Russia aircraft carrier tow creates speculation about Moscow’s next move
Russia’s only aircraft carrier, the Admiral Kuznetsov has been towed from its dry dock in Murmansk on the Arctic Coast, earlier than anticipated. This has created speculation amongst military observers about Russia’s next move in its conflict with Ukraine and western allies.
The surprise Russia aircraft carrier tow took place on February 21, around one year ahead of schedule, according to Naval News expert, Tomasz Grotnik.
“The operation took place at night and was made possible by the completion of repairs to the aircraft carrier’s hull’s underwater section,” said Grotnik.
In 2016, Russian state media announced the carrier would undergo an $866 million four-year refit, beginning in 2017, that would expand the lifespan of the vessel by 10-15 years.
However, that planned four-year refit, this year entered its sixth year and has been plagued with problems.
About the Admiral Kuznetsov
Weighing 58,000 tons and spanning and with a length of 1,000 feet, the Admiral Kuznetsov is an enormous vessel, but relative to U.S. aircraft carriers it’s significantly smaller.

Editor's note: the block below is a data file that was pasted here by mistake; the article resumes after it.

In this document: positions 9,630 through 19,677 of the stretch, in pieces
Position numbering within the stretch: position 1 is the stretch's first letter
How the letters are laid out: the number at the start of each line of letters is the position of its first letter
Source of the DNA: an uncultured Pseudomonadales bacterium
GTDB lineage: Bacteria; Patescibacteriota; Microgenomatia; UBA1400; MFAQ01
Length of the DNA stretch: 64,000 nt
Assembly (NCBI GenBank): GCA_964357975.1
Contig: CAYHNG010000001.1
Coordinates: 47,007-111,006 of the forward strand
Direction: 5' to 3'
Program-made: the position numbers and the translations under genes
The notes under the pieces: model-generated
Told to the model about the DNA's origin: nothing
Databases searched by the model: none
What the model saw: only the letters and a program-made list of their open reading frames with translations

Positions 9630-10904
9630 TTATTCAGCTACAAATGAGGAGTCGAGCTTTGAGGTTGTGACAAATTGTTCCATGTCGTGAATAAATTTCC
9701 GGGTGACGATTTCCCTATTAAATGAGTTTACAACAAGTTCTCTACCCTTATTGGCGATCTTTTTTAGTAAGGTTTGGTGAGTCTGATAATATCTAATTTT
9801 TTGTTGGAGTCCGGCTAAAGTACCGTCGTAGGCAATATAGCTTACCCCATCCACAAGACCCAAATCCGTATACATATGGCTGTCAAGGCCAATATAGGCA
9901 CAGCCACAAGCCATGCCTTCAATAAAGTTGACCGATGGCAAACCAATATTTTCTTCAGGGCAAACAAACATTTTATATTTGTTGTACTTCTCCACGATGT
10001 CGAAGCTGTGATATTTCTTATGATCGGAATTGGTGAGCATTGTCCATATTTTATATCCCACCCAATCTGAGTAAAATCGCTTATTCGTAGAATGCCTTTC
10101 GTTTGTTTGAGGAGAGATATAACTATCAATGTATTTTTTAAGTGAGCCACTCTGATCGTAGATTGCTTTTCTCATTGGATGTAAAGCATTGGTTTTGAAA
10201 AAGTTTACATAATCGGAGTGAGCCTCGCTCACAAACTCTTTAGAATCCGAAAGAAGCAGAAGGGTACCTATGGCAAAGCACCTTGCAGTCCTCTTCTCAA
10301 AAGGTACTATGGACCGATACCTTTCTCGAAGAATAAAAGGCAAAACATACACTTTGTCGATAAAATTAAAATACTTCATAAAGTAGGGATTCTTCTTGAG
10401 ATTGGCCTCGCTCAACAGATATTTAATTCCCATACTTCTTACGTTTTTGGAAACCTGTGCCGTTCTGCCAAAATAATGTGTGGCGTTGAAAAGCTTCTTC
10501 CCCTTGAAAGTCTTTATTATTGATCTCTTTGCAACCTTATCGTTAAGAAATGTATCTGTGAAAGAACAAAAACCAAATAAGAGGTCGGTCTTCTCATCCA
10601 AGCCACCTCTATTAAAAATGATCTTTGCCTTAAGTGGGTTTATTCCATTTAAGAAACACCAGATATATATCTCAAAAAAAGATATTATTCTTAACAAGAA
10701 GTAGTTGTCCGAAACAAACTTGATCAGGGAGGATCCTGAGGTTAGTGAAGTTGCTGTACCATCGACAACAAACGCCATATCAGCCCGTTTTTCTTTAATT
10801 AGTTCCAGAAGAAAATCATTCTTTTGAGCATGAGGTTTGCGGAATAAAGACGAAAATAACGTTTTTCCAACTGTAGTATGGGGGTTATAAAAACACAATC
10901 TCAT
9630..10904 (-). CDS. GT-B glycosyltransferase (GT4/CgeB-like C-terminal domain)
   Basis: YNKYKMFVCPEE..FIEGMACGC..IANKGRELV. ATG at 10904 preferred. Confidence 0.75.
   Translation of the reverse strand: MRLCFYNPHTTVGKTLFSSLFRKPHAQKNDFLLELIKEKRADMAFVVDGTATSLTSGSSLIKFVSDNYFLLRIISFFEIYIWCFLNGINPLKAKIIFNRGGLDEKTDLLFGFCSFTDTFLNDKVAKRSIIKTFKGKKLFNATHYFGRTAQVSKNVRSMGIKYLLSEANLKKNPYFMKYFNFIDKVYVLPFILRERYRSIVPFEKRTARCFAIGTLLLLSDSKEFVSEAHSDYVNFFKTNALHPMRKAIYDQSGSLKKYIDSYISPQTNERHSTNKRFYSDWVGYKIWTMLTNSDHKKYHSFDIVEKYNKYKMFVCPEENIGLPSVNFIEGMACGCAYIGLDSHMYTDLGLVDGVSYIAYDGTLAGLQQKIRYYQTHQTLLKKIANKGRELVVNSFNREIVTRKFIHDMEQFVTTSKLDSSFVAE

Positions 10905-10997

It can facilitate the operations of 24 fighter jets and six military helicopters, this is around half the capacity of the U.S. Navy’s Ford-class carriers.
For defence, it is equipped with 12 anti-ship missiles.
Why the Russian aircraft carrier is on the move?
Military experts have speculated planned refurbishments an upgrades have been halted or cancelled, in order to rush the carrier back into service amid the continuing Russia – Ukraine conflict.
However, the images of the Russia aircraft carried under tow from the dock, and not sailing using its own power, have many doubting its ability to engage in full-scale military operations in the near future.
Currently, satellite imagery shows the ship sitting just around 1400 meters to the north of the dock off the Arctic Coast, close to where Russia has been conducting military exercises recently.
It hasn’t moved any significant distances in the past week.